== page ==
However, to court war-weary voters Biden said that he, too, wanted to exit endless wars. He should do so, demonstrating that at least some American policymakers are capable of learning from past mistakes. Indeed, he could offer some common sense foreign policy principles as part of a new Biden Doctrine. For instance, the US should stay out of other people’s civil wars. Especially when most of the combatants are bad. America shouldn’t get involved when other nations have more at stake and the ability to act. The US should stay out of fights with serious powers that have more at stake. Waging war in the name of preventing or limiting instability is a fool’s errand. Washington shouldn’t intervene in countries and regions of little and declining importance. Policymakers shouldn’t sacrifice the local population for arbitrary ideological or political ends. Finally, a president nevertheless hoping to do any of these should seek congressional approval.
The Biden administration should consider a radically different course in Syria – follow the path suggested by the United Arab Emirates, and offer renewal of diplomatic ties, end of economic sanctions, and access to the international financial markets in exchange for achievable human rights improvements and political reforms. Attempting permanent isolation of the Assad regime mostly punishes his victims. Assad will rule over Syria and live well whether his country recovers or not. But his people desperately need peace and reconstruction.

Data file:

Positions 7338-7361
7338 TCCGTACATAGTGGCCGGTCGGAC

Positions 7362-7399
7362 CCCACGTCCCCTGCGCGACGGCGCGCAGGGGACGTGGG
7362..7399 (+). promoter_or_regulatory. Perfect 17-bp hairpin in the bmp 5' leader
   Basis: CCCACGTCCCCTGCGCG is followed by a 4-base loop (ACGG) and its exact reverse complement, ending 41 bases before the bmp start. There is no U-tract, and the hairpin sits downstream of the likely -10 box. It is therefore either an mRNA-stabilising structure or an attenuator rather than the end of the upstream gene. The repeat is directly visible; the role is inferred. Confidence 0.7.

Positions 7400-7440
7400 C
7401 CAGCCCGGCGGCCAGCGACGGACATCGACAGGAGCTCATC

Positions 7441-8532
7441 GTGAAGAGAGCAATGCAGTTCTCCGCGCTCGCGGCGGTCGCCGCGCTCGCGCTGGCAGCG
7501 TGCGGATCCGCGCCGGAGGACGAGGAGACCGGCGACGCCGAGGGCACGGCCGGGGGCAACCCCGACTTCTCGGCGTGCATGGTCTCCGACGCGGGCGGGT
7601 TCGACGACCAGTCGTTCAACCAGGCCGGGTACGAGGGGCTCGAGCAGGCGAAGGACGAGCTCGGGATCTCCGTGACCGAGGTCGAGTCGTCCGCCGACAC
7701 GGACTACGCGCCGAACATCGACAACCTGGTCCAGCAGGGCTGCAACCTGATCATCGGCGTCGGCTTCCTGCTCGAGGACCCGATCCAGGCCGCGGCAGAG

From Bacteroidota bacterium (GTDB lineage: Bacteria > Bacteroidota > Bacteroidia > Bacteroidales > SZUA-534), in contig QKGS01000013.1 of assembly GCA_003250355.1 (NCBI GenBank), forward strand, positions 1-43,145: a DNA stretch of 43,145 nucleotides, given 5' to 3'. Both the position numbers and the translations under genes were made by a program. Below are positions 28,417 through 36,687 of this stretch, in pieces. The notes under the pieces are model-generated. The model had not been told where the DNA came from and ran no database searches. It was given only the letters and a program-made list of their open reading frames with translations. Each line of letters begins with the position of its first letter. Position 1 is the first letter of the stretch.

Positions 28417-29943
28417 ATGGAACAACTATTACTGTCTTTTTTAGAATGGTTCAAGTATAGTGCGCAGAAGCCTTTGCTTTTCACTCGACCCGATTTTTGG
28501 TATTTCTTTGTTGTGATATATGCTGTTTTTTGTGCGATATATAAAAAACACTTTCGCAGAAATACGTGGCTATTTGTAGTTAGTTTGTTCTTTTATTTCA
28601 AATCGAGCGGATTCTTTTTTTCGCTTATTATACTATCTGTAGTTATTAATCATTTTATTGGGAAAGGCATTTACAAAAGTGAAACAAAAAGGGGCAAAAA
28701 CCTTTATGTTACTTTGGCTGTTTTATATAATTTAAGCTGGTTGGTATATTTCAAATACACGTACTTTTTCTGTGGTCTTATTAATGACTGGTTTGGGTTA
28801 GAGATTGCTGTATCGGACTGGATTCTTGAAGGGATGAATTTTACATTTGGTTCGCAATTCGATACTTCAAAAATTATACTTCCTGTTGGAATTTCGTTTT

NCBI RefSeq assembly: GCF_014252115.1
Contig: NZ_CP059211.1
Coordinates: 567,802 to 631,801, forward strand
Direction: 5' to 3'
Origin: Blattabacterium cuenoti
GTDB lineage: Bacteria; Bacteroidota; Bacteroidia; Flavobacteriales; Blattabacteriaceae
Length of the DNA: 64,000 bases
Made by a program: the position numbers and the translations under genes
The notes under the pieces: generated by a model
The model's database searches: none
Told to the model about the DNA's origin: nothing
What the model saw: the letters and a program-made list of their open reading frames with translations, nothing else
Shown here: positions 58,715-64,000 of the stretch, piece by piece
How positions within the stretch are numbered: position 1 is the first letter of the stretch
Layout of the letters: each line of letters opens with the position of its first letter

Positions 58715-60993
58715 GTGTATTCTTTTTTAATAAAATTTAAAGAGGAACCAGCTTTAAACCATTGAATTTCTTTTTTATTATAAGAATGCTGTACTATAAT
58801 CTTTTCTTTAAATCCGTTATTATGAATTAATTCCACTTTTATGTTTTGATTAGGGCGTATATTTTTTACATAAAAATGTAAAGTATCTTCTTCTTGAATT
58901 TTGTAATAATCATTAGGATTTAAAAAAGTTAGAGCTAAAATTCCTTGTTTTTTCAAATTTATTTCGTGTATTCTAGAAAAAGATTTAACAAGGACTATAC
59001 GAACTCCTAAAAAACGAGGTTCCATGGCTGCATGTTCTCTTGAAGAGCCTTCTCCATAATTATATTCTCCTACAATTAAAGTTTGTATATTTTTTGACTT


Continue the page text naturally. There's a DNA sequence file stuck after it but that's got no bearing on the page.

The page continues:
There no longer is any serious argument for keeping American military personnel in Syria. Even in the best of times, Syria was no geopolitical trophy. Today it is wreck that will require years to recover a shadow of its former strength. Cook concluded that "The clear-cut case for inaction in Syria outweighs the clear-cut case for action."
The president should announce that he plans to avoid, not join, other nations’ civil wars. Rather than revisit how his predecessors could have intervened more intensively in Syria, he should focus on protecting Americans from similar disasters in the future.
Doug Bandow is a Senior Fellow at the Cato Institute. A former Special Assistant to President Ronald Reagan, he is author of Foreign Follies: America’s New Global Empire.